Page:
December 4, 2007

On Media: Anatomy of a rumor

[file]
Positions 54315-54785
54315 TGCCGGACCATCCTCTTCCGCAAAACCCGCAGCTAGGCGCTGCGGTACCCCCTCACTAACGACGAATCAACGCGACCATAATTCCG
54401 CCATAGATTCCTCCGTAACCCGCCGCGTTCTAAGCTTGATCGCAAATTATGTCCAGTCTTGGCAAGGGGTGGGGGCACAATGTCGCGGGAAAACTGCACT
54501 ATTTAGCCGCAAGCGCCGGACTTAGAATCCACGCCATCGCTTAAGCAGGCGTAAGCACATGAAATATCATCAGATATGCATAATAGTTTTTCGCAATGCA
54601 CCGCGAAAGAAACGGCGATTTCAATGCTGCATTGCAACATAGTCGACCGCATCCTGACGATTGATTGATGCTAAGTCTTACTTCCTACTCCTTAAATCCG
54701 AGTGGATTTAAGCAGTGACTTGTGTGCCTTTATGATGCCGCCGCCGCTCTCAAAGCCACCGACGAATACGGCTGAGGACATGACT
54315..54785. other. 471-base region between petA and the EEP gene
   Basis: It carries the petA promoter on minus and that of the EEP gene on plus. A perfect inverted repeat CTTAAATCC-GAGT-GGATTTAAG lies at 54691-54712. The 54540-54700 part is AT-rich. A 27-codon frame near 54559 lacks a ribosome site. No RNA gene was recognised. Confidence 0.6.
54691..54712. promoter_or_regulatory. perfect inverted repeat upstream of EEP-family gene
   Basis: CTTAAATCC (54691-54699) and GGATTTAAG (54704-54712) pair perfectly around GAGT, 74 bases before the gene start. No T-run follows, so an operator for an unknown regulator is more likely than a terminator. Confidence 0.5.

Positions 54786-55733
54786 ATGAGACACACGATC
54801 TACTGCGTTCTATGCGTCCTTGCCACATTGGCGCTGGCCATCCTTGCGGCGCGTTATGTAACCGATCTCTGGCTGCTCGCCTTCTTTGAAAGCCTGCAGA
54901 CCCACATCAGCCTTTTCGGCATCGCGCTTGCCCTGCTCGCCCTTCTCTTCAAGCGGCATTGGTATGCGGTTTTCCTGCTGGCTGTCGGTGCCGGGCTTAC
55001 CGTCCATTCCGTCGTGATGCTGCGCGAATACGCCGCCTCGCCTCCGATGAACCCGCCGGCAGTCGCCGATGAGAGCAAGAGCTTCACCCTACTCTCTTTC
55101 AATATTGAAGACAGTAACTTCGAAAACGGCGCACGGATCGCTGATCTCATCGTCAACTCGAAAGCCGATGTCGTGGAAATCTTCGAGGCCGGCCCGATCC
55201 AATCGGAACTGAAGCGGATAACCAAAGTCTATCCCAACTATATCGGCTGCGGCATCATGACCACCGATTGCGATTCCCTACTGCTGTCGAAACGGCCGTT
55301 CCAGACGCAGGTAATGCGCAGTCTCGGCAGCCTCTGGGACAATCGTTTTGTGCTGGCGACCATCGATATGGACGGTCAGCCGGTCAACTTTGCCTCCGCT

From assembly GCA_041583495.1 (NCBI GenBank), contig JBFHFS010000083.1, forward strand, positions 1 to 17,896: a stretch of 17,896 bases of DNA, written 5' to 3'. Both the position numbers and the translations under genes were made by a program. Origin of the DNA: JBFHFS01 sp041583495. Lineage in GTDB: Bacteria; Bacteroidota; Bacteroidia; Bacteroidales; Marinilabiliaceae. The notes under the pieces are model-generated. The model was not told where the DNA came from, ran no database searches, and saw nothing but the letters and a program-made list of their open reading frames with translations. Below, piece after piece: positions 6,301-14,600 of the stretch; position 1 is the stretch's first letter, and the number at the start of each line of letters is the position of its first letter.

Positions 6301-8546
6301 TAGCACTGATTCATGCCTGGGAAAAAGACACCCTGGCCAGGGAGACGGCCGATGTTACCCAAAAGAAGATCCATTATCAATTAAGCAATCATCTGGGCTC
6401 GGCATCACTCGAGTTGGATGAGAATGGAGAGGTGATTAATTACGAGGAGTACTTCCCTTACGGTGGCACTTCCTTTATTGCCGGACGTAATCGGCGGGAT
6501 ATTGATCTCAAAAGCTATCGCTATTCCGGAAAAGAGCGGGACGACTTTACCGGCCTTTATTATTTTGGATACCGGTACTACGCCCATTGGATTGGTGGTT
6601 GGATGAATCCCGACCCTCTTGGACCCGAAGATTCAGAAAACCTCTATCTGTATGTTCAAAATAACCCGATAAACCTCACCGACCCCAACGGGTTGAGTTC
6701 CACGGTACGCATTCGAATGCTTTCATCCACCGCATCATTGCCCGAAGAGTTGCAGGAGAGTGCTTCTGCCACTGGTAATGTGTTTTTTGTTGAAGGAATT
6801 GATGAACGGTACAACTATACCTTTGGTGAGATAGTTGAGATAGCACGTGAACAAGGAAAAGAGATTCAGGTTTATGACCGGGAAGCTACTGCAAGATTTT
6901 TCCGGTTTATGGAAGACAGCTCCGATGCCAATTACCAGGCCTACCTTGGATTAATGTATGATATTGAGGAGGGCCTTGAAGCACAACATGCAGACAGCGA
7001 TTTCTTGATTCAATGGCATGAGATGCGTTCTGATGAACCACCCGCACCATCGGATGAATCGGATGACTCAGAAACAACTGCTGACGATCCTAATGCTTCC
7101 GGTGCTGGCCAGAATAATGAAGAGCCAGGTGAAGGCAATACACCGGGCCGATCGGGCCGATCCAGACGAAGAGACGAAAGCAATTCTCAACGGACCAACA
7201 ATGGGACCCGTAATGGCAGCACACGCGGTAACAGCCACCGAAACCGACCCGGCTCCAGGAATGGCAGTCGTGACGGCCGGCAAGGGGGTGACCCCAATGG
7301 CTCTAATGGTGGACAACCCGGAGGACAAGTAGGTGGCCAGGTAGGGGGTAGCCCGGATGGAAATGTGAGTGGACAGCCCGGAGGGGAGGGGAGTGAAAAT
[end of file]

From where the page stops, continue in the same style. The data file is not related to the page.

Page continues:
Imagine a legitimacy tree that all rumors must climb, with the peak being the lead story on a local TV newscast. The roots are whispers among friends about something that sounds like it could possibly happen if certain things occur in a certain way, and well, wouldn’t it be cool if it were true.Climbing the legitimacy tree, rumors must wedge their way online, starting, perhaps, with folks who post pure speculation. At some point, the story gets picked up by someone in the media. Then, maybe the rumor makes the jump to talk radio. That’s where many rumors stall and die.But then, there’s a small number, like a determined sperm swimming upstream, that break all the way through to the legitimate media. Such was the case on Nov. 20, when WHAS-TV led its 6 p.m. newscast with the rumor that football coach Steve Kragthorpe was considering leaving U of L for SMU.The station opened its newscast at 6 with the report from sports director Kyle Draper that Kragthorpe was “50-50” to leave.  Draper got his information from the school’s football sports information director Rocco Gasparro, who had been fielding questions about it all day. But Gasparro told me he told the same story to every media member who called, and that he hadn’t actually talked to Kragthorpe.Gasparro has been through this routine before with Bobby Petrino. This time, instead of squelching the rumor, Gasparro fueled it. He said he was surprised at WHAS’ treatment of the story, and in fact called afterward and asked Draper to tone it down. Too late.Adam Neft, the host of a sports talk radio show on WKRD-AM 790, said interest in the story from listeners was overwhelming that Tuesday. He said when he called Gasparro, and got the quote, the floodgates opened on the radio show. No other topic merited attention.“He said there was a 50-50 chance the coach will take the job, and we wouldn’t blame him if he did,” Neft said. WLKY-TV sports director Fred Cowgill told me he had the same information, at the same time, that Draper did. He chose not to mention the story at 6, and at 11 he mentioned it on the air because the rumor had become a conflagration. Everybody in town, it seemed, was talking about Kragthorpe’s leaving as if it were a done deal.“My concern is that time-honored tenets we’ve been taught are either being ignored or tossed overboard. Regular TV news is reporting rumors,” said Cowgill. “It’s the push by consultants for breaking news, for ratings and sexy stories.”It may be the reality of the news business that upsets Cowgill. Those journalism ethics don’t play with a tabloid mentality. You can’t really blame WHAS for reporting the story. It had an official from the school saying the coach was 50-50 to leave. The rumor dominated the collective consciousness of the city. (No one at WHAS would comment for this piece.)The story got its legs from Pat Forde, the former C-J columnist now with ESPN.com. Forde’s column, posted that Tuesday, said he had sources at SMU and Louisville indicating mutual interest. Afterward, Forde wrote in an e-mail that he’d been hearing the rumor for several days. “But after talking to several people Monday and Tuesday of Thanksgiving week, I believed it was legitimate, and worth including in my column. My bosses agreed.”Forde said he didn’t talk with Kragthorpe himself before he wrote the story. But that’s the reality of reporting on the coaching carousel, as we’ve seen frequently around here. A mini-rumor about Kentucky coach Rich Brooks retiring made the rounds just days afterward, but never caught the fire that Kragthorpe’s story did. “WHAS reported a story that’s not true. There are no consequences for leading with a story that is wrong,” Cowgill complained.He’s right. And in fact, sensationalizing the story was the strategically shrewd thing to do in the chase for ratings during sweeps. While WHAS and WLKY were relatively close in the evening’s 6 p.m. ratings, WHAS got an unusual bump at 11. It pulled a 12.7, versus 9.0 for WAVE and 7.4 for WLKY. On Wednesday, Kragthorpe called a highly anticipated news conference and announced he’d been on a recruiting trip, learned about the rumors and thought it necessary to call a press conference to say he’s staying at U of L. He didn’t mention SMU and called the speculation “total fiction.” He took no questions. End of story. Rick Redding, Louisville’s media critic, writes frequently about media and politics on his blog, thevillevoice.com